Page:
What Is Your Phone Doing to Your Relationships – Free Ebook

It would be most of our first choices to have
relationships in the real world; but for many

of us, it is a great deal more plausible to
pursue them with, and via, our phones. Phones

provide exemplary compensation for the frustrations
of living with actual people. Unlike them,

they are always responsive to the touch and
their malleability provides the perfect excuse

for disengagement from the trickier aspects
of true connections.

When a friend or partner launches into an
account of their day or an analysis of one

of our alleged faults, it becomes almost irresistible
not to give these phones a quick check: a

friend in another country may have just had
a baby or someone we vaguely know might have

a new opinion on a change in direction in
the nation’s foreign policy. Our phones

promise us access to people who are so much
less tricky than those in close physical proximity.

Humans we have known for years get judged
against angels we have yet to spend a real-life

minute with. At our most vulnerable moments,
technology companies promise us that they

will be able to locate that lode star of contemporary
romance: ‘the right person’. The pictures

they lay out before us are certainly beguiling.
The implicit thesis is that relationships

have gone wrong for us so far not because
they are inherently hard and we are properly

tricky to live with, but because we haven’t
yet found people with whom we are sufficiently

compatible. There is not much room for the
idea that compatibility may be an achievement

of love and should not therefore – fairly
– be expected to be its precondition. Then,

to compound the situation, our phones offer
to show us a fascinating range of people without

clothes. Porn doesn’t judge and it doesn’t
ask for anything back. Closeness to a real

life partner brings with it so many complications:
unresolved resentments, a daily need to put

up with a person’s less reasonable sides
and an imperative to face up to our own huge

failings. But the porn site doesn’t mind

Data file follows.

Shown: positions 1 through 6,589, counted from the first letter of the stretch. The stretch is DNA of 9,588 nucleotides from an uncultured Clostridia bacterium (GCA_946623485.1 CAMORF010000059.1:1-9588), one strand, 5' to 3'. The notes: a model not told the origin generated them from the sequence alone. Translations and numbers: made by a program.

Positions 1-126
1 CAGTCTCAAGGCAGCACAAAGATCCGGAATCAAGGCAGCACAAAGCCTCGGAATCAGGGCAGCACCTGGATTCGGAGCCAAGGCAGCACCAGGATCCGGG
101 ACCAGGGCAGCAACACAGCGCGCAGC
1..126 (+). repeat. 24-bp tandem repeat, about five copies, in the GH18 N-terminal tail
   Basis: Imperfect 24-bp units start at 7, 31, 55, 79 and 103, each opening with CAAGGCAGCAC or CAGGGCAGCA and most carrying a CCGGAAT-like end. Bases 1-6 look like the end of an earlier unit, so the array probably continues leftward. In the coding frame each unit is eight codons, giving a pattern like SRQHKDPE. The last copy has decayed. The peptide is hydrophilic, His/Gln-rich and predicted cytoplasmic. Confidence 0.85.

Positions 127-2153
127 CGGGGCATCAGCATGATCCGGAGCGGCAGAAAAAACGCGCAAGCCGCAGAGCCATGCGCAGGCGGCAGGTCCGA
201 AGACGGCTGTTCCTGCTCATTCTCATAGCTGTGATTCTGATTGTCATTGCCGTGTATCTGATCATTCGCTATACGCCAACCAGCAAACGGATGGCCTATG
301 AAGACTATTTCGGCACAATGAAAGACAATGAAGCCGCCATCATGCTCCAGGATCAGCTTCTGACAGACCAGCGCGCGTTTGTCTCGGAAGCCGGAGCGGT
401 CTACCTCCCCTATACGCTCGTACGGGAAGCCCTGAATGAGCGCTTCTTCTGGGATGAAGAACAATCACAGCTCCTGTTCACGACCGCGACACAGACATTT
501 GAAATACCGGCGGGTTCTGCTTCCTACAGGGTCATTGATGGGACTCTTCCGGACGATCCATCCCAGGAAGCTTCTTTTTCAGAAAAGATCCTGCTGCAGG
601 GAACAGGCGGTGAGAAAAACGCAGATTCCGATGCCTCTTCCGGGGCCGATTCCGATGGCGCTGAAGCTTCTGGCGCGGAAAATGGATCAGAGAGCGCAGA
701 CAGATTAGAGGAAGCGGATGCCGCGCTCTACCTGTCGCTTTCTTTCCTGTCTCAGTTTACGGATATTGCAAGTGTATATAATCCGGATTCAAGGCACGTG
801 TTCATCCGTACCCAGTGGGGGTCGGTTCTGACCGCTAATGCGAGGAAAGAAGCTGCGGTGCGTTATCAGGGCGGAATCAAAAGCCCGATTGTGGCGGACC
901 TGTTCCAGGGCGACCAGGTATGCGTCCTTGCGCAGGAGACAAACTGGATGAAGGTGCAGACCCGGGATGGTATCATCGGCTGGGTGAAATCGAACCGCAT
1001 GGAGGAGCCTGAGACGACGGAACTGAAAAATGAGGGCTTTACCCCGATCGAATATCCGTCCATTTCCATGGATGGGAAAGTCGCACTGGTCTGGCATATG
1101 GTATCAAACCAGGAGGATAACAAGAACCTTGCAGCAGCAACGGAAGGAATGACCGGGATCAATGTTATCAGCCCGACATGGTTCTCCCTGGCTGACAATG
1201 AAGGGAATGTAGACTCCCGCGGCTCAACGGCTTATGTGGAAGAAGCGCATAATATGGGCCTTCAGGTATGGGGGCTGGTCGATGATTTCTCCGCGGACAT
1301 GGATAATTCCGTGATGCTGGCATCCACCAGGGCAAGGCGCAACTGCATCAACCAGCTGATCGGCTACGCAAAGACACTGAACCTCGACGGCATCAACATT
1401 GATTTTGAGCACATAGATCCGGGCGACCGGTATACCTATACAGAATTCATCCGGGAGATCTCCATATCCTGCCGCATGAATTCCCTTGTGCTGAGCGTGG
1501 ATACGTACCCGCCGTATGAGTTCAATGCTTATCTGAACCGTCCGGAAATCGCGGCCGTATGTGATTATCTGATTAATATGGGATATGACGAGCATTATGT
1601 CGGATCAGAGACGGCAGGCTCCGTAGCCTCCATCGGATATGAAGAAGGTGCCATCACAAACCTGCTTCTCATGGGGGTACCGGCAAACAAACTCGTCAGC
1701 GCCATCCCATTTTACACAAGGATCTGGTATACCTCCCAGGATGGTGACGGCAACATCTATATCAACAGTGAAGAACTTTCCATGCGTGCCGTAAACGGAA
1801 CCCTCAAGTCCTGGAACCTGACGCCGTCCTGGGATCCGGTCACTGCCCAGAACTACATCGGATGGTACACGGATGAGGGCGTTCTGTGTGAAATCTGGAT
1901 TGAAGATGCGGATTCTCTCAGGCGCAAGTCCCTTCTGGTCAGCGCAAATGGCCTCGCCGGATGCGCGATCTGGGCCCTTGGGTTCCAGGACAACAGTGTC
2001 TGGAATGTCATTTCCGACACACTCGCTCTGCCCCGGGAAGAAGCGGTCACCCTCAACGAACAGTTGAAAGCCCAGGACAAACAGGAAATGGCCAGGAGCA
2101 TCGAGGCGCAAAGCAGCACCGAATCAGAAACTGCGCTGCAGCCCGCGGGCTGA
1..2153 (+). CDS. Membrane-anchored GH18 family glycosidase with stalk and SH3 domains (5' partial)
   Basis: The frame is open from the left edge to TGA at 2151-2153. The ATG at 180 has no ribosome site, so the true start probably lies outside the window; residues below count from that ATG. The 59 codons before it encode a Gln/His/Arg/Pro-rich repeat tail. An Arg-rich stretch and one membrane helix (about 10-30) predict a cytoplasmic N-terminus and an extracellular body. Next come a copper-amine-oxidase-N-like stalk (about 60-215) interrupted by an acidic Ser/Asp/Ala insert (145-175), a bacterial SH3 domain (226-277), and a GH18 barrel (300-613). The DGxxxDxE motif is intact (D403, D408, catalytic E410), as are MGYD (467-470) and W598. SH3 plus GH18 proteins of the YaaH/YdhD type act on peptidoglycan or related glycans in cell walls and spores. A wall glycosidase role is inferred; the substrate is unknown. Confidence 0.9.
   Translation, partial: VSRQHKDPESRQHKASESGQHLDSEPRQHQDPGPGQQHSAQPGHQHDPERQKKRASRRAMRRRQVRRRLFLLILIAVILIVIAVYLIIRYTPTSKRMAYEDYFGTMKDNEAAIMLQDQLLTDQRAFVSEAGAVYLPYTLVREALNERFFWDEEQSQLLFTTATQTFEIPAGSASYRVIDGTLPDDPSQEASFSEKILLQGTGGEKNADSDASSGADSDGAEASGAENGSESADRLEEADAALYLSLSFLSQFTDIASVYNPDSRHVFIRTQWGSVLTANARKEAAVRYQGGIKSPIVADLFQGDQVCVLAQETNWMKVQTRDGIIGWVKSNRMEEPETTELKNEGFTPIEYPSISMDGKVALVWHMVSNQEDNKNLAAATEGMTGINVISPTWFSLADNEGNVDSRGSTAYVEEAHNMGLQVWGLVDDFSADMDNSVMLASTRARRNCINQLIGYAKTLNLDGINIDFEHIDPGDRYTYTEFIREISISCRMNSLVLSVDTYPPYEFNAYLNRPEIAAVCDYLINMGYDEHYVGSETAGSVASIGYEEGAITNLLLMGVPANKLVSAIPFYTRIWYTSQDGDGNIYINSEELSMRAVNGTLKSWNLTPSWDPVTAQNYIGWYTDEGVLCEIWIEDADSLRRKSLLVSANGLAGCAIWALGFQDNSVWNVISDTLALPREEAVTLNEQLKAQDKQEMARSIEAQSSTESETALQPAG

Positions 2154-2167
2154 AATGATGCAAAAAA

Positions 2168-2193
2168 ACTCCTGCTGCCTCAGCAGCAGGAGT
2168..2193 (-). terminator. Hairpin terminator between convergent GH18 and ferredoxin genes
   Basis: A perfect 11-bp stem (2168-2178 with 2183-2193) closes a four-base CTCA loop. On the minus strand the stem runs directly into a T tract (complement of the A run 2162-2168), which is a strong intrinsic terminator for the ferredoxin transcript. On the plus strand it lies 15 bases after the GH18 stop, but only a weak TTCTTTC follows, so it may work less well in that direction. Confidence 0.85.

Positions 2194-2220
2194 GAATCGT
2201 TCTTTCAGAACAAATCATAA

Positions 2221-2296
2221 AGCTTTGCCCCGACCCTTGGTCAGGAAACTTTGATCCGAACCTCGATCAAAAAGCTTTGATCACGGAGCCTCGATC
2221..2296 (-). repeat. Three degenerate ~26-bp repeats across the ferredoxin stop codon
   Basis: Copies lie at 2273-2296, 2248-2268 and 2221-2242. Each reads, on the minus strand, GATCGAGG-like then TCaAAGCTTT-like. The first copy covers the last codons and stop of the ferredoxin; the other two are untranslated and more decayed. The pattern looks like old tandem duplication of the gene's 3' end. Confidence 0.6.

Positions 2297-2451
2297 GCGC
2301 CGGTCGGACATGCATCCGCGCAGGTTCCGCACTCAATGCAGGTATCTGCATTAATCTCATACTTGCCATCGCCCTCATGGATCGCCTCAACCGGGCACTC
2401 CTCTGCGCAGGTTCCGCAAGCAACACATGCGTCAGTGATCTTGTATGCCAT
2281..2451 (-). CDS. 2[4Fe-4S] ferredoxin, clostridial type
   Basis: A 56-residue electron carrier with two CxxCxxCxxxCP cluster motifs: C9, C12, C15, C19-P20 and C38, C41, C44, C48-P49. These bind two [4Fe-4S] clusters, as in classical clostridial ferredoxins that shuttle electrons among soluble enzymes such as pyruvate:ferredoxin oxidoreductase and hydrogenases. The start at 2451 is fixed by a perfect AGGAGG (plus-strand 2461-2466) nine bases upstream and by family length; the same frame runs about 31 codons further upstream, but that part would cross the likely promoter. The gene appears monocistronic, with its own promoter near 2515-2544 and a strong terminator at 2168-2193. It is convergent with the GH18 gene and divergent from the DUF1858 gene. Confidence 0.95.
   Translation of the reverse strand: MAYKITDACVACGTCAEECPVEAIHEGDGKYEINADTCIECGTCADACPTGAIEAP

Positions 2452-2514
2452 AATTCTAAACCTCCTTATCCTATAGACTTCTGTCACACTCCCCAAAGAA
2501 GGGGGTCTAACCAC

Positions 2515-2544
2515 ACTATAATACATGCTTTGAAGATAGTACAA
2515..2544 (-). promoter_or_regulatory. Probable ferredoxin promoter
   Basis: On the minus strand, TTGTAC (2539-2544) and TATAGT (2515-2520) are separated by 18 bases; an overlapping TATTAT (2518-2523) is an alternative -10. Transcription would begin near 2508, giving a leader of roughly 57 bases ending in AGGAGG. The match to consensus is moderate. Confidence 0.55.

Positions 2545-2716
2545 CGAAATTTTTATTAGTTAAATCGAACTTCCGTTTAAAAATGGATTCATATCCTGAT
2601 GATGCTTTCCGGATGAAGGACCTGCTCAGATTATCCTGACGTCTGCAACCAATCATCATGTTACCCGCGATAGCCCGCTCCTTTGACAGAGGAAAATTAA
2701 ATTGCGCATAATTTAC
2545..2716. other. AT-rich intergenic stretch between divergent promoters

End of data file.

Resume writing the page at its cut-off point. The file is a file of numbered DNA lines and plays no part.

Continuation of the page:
that you slammed the cupboard door and it

has no desire to take you up on your attitude
to credit card debt. It doesn’t need intimacy

and it doesn’t complain if you don’t say
much. Its implicit message is: we don’t

care about anything other than your pleasure,
you can be as you are. With bliss and at a

terrible hidden cost, it removes sex entirely
from the emotional landscape. Then there are

the small hearts and ticks. It can feel desperately
naive or narcissistic to admit it – but

in essence, almost all of us deeply like being
‘liked’ – and our phones know this so

well. We are genuinely moved by a message
letting us know that Matteo from Wisconsin

or Emile from Livorno wants to be our friend.
These little words ‘like’ and ‘friend’

set off such deep and tender longings in our
souls.

The momentary excitement they unleash reveals
a secret pang of hope that our inner solitude

will be pierced, that our troubles and joys
will be truly understood by another; and that

all the messages we wish to send to the world
will be received and perfectly understood,

at least by someone. It is poignant – and,
in its own quiet way, properly tragic. We

should not be frightened by our loneliness
or by the difficulties of our real relationships.

What we should perhaps try to avoid is the
faith that our phones can offer us a genuine

solution to the tensions of love. We should,
when we can manage it (and often we simply

can’t), try to put these technological wonders
to one side and try to do something properly

futuristic for a while: attempt to love the
bewilderingly complex, often maddening and

sometimes very precious flesh and blood people
presently dwelling in

the vicinity.

If you want to learn more about love try our book on how to find love,

which explains why we have the types we do and how our early experiences give us scripts on how and whom we love

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